Directed by Simon Stone — Screenplay by Moira Buffini.
Back when I was just a very young teenager, my school had arranged for me to receive (what I guess you would call) on-job training for a week with a team of Danish archaeologists. I had had a natural interest in archaeology, and therefore I was thrilled when I got the chance to learn from them. Over the course of that week, I archived a lot of items, I spoke with the archaeologists for quite some time, I got an early look at a history museum’s recreation of a Viking ship (if memory serves), and I even got to take part in an actual excavation. For this reason, I had a particular interest in Simon Stone’s The Dig, a Netflix original film about a historic excavation in England in 1939, and I actually really enjoyed watching it and learning about Basil Brown and Edith Pretty. But I will say that this period drama is probably a little bit too slow for your average Netflix subscriber. Continue reading “REVIEW: The Dig (2021)”→
Comedy isn’t black-and-white. The genre most associated with films like your average American comedy like, say, American Pie or some Judd Apatow film is much more than its stereotype. There are stylish and quirky comedies, absurd and dark comedies. Comedy films come in all shapes and sizes, and the Best of the 2010s-list highlights multiple different types in the genre. Continue reading “Best of the 2010s: Top Ten Comedy Films”→
The following is a spoiler-filled review of Harry Potter and the Deathly Hallows – Part Two.
In 2004, The Lord of the Rings film series was recognized at the Academy Awards in a big way. The Return of the King was nominated for eleven Oscars, and it, somehow, managed to win every single award it was nominated for. That was a big deal. It was a big moment for the Oscars, the Tolkien films, and all genre films.
In 2011, Harry Potter and the Deathly Hallows – Part Two was released. The Academy, however, chose not to recognize the Harry Potter film series in the same way. That is a shame. Because the Harry Potter film series actually ended on such a high note that it deserved a similar treatment. Harry Potter and the Deathly Hallows – Part Two is fantastic. Continue reading “REVIEW: Harry Potter and the Deathly Hallows – Part Two (2011)”→
The following is a spoiler-filled retro review of Harry Potter and the Goblet of Fire.
After Cuarón’s excellent Prisoner of Azkaban, the Mexican film director left the franchise. The next man up, so to speak, was film director Mike Newell – known for Donnie Brasco & Four Weddings and a Funeral. Newell made a surprisingly fun film, considering Goblet of Fire was the first Harry Potter film to be rated PG-13. Continue reading “RETRO REVIEW: Harry Potter and the Goblet of Fire (2005)”→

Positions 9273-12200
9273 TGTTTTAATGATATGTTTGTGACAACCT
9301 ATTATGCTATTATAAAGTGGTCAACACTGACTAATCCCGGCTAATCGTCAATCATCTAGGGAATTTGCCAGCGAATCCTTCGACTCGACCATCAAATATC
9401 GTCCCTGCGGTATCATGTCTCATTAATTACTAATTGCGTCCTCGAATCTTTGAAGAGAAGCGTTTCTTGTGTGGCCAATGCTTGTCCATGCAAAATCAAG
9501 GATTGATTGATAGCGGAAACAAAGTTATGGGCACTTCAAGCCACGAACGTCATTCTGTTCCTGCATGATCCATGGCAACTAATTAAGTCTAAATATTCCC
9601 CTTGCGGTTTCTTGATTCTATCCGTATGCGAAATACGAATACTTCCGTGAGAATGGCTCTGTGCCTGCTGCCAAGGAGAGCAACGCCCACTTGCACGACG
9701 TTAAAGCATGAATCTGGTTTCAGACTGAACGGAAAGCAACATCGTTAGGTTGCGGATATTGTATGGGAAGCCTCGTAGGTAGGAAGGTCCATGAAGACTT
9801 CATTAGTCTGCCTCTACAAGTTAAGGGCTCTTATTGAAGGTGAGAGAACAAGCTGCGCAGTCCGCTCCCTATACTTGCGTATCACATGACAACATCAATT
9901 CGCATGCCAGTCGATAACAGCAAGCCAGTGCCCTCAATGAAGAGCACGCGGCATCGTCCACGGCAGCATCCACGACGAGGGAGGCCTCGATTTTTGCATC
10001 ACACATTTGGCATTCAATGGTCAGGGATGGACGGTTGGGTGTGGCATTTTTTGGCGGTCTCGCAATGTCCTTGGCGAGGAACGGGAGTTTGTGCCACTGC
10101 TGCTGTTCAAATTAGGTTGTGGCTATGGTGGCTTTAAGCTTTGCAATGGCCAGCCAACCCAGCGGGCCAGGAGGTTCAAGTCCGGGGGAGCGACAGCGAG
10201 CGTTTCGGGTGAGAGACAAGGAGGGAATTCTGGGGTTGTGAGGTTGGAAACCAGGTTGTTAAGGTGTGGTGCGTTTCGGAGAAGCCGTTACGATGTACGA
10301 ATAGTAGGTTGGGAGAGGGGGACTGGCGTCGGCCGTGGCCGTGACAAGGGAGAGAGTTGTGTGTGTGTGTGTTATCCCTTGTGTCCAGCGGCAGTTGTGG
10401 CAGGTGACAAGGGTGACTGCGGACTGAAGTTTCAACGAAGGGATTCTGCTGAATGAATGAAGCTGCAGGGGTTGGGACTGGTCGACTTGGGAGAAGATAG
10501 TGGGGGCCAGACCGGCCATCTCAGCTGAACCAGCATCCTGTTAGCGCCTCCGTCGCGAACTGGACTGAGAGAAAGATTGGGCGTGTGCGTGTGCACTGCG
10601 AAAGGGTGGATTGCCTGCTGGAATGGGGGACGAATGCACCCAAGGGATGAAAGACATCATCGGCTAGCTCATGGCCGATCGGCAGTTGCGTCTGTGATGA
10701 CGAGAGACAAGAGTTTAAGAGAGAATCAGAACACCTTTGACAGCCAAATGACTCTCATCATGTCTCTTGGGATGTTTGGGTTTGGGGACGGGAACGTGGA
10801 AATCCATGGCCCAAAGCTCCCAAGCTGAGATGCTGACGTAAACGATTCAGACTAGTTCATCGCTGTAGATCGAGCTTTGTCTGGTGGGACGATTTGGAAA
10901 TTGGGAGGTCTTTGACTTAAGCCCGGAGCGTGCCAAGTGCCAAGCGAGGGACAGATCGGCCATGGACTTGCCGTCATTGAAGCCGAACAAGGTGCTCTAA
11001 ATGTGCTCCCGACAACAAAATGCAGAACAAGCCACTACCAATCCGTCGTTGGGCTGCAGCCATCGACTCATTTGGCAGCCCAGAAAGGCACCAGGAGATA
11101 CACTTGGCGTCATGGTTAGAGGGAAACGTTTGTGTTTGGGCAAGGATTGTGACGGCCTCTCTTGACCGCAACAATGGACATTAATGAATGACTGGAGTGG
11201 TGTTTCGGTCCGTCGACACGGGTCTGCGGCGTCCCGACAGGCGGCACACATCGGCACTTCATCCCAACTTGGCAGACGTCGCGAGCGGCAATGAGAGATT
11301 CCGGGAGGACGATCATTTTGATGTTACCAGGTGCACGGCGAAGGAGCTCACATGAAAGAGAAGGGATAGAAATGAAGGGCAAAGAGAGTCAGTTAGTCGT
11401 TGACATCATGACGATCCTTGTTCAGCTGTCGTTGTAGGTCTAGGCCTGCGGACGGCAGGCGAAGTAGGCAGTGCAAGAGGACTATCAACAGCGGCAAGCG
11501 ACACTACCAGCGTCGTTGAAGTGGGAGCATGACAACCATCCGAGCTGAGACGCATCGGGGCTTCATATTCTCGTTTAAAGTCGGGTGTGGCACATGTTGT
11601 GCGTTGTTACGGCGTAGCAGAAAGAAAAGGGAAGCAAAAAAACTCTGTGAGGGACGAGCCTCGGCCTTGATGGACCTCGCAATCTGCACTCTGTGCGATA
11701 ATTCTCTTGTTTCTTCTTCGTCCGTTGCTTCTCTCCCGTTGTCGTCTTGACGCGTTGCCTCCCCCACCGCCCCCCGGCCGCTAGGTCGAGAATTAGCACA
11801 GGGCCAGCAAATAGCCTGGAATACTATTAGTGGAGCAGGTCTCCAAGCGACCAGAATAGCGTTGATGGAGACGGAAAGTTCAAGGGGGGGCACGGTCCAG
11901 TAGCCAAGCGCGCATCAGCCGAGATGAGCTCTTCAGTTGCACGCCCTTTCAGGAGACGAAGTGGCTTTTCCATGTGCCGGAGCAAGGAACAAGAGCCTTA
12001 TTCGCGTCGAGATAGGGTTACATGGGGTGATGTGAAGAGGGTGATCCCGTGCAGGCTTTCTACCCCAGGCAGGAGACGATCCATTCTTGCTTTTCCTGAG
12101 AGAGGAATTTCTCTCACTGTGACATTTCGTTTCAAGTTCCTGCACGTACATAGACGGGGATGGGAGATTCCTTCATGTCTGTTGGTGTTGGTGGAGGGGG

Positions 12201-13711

The following is a classic review of Schindler’s List, a Steven Spielberg film. There are spoilers in this review.
Schindler’s List tells the story of how Oskar Schindler (played by Liam Neeson), a German businessman, saved more than a thousand of Jewish refugees during the Holocaust. This review will be a little bit different. I’ll review this film, by explaining why I didn’t see it until 2016. There are spoilers in this review, so I will not hold anything back.
One of the things I always wondered about, was why my father would never watch Schindler’s List with me. He has always been intrigued by films set during World War II, but for some unknown reason he would never watch it with me. He has always told me that he had seen it, but he has no interest in ever seeing it again. Continue reading “CLASSIC REVIEW: Schindler’s List (1993)”→
Not long ago we got the news that the casting process for young Han Solo was almost done. Rogue One‘s first trailer should be appearing sometime in the next month or so. So, I started to wonder about other possible Star Wars-anthology films that I wanted made. That lead me to today’s post, wherein I pitch two Star Wars stories for Disney to adapt. Continue reading “2 Spin-Off Stories We Need – Dagobah Day #11”→
The following is a classic review of Quiz Show (1994), a Robert Redford film.
Delbert Mann’s Marty – the Academy Awards Best Picture winner for 1955 – the answer that Herb Stempel wasn’t allowed to give on the quiz show ‘Twenty One’. That is what sets this adaptation of Richard Goodwin’s Remembering America: A Voice From the Sixties in motion. It took me a long time to finally sit down and watch Robert Redford’s Quiz Show, don’t make that same mistake. Quiz Show is a must-watch film, one of the best of the 90s, and arguably Redford’s best film as a director. Continue reading “CLASSIC REVIEW: Quiz Show (1994)”→
The following is a spoiler-free review of Eon Productions’ SPECTRE, a Sam Mendes film.
James Bond – Agent 007 – is a legendary film character from a legendary film franchise. A franchise that, through the good and the bad, has been obligatory viewing for all film enthusiasts. Daniel Craig’s run of films has been rather memorable so far, but SPECTRE, doesn’t stand out as one of the best in the franchise. Continue reading “REVIEW: SPECTRE (2015)”→